September 23, Author: Robert Kohen The ACT recently changed the format of the optional essay, debuting the new essay on the September exam. From September on, all essay prompts will require you to not only respond to a specific question, but to also read and address three unique perspectives on the question. Unfortunately, the ACT has only released a meager two sample prompts for you to preview.
Restate the first point of view. State your thesis AND include the type of examples you will use. Introduction with a transition 2 — 4. Details about your example 5. Introduction to your example with a transition 2 — 4.
Use a concluding transition word, mention the examples you used and state that they clearly support your thesis 2. A Zinger just like a hook, except it is used at the last sentence of the entire essay Sample Prompt Educators debate extending high school to five years because of increasing demands on students from employers and colleges to participate in extracurricular activities and community service in addition to having high grades.
Some educators support extending high school to five years because they think students need more time to achieve all that is expected of them.
Other educators do not support extending high school to five years because they think students would lose interest in school and attendance would drop in the fifth year. In your opinion, should high school be extended to five years?
In your essay, take a position on this question. You may write about either one of the two points of view given, or you may present a different point of view on this question.
Use specific reasons and examples to support your position. Some people think that high school should be five years instead of four years long. Others contend that extending the length of high school will not be beneficial for students.
Schools should not change the four-year schedule because an additional year will cost too much money, students will lose motivation, and a fifth year would be stressful. Introduction with a transition. Details about your example. In schools across the country, students are already suffering from budget cuts, and an extra year would simply compound the problem.
No matter how much a fifth year might help, to take away from the existing budget would lead to fewer supplies to go around, larger class sizes, and further under-compensated educators.
In short, no matter how enjoyable a fifth year may be to teenagers, schools simply cannot afford it. Introduction to your example with a transition. College sounds fun and exciting, and high school is the hurdle standing in the way. High schoolers want to live in dorms, eat in a dining hall, and sleep in to noon.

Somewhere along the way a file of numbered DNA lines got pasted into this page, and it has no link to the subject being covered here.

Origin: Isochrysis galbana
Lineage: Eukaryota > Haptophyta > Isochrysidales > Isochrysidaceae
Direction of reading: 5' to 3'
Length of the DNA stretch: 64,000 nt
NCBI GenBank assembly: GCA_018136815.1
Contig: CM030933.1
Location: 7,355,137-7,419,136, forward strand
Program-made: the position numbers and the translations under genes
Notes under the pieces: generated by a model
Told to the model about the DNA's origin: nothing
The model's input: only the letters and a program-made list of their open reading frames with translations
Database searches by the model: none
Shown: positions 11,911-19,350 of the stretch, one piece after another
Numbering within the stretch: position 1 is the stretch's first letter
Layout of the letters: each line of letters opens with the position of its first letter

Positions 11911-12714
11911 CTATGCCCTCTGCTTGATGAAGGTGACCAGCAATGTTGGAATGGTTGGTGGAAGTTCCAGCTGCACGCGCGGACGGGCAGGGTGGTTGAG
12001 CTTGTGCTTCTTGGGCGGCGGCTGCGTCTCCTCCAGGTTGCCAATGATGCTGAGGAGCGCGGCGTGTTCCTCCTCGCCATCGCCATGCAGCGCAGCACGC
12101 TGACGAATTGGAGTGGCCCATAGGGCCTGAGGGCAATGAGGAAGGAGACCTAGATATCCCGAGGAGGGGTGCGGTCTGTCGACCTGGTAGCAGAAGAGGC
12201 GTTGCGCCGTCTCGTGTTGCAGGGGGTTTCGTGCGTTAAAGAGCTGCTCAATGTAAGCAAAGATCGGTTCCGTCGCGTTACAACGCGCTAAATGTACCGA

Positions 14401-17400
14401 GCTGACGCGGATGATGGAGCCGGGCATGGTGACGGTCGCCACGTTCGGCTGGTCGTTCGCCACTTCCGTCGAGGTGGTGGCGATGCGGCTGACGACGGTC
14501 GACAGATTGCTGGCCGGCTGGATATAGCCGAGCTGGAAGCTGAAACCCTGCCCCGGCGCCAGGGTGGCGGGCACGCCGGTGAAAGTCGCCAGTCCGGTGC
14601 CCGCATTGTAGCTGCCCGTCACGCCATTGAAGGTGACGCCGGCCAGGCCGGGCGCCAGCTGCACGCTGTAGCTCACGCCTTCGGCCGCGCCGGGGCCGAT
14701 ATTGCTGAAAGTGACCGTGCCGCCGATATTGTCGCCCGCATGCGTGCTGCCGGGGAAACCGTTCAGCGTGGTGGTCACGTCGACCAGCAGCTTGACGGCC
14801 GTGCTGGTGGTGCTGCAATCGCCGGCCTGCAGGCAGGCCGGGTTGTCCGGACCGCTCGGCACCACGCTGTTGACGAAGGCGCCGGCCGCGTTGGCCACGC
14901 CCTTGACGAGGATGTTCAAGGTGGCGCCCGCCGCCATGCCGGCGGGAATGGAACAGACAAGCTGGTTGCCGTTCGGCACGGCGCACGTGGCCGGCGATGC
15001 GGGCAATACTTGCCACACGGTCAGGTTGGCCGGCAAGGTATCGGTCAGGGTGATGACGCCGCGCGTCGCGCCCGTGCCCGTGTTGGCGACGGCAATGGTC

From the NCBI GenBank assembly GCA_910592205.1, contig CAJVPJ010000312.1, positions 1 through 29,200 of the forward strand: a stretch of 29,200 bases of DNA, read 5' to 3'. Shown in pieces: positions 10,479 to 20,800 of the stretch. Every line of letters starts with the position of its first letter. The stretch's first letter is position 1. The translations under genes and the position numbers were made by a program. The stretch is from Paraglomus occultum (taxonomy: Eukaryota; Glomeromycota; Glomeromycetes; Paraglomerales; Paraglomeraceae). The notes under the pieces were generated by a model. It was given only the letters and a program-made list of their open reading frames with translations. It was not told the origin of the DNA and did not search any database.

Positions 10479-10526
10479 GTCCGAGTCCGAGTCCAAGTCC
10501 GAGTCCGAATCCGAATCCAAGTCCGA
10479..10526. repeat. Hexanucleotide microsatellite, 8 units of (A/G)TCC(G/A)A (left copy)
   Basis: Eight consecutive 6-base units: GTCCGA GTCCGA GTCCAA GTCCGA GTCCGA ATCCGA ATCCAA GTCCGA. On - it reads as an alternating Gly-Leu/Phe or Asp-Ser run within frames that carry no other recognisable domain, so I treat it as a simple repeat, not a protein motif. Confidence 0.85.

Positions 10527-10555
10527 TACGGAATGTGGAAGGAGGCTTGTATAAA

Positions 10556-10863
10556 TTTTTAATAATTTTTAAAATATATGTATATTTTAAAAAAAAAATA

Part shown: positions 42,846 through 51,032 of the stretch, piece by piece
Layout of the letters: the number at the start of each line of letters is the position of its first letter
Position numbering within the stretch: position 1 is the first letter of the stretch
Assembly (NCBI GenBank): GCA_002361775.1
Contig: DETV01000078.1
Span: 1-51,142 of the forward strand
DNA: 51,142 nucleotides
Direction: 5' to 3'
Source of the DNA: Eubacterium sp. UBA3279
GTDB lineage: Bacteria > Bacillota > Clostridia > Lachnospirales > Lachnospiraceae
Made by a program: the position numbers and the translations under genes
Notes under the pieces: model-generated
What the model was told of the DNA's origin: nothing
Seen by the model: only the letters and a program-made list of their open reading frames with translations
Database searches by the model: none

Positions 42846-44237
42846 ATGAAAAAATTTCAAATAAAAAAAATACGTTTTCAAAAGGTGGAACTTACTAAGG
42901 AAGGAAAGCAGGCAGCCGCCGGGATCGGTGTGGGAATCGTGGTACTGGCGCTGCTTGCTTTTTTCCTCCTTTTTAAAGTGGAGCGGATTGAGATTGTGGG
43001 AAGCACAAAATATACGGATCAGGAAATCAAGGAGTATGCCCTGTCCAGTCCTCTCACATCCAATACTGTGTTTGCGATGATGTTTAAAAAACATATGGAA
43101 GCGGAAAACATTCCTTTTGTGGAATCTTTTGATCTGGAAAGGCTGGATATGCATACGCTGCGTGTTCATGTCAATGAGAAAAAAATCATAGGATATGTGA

To deny them of that opportunity for an entire year would decrease the likelihood of them following through with that dream. It is tempting to require a fifth year of high school to help teenagers develop life skills that are beneficial in the job market, but colleges provide that help without the added stress of attending a school that is determined based on geography alone.
High school students across America feel marginalized within their schools because they cannot find friends who have the same interests. College allows for personal and creative freedom that leads to self-assurance and general satisfaction. The process of advancing through high school as a springboard into advanced studies may not be perfect, but extending the journey could be disastrous.
Any issue that a high school currently faces will not get any better by adding a fifth year. Everything from violence to drop-out rates to lack of interest in extracurricular programs will be exacerbated by the implementation of a fifth year of high school.An ACT-authorized prep book, with three practice tests, each with an optional writing test, plus access to hundreds of additional questions online.
Free Study Guide (PDF) Download a free preparation booklet with test information, complete practice tests with scoring keys, and a writing prompt. Six free The ACT Writing test sample essays that you can use to familiarize yourself with the test instructions, format, and test scoring.
Go to chapter ACT Writing Test Practice Flashcards About The Course The ACT writing test is an optional writing component on the ACT that tests essay-writing and related skills. The ACT essay plan below has been modified from our ACT Essay Tips article to fit the new ACT Writing Test.
The template includes three sections: planning, writing and revising. If you practice using this template to write ACT essays, you'll get much faster and (probably) more precise. The essays have been typed exactly as each student wrote his or her essay, without corrections to spelling, punctuation, or paragraph breaks.
Practice using sample essay 1. . For additional Writing Prompts to practice with, you also might want to consider purchasing the most recent Official ACT Prep Guide, which includes four additional official essay prompts.
While you'll see many different topics asked about on the ACT essay section, there is in fact only one ACT Writing Prompt (and three types of perspectives.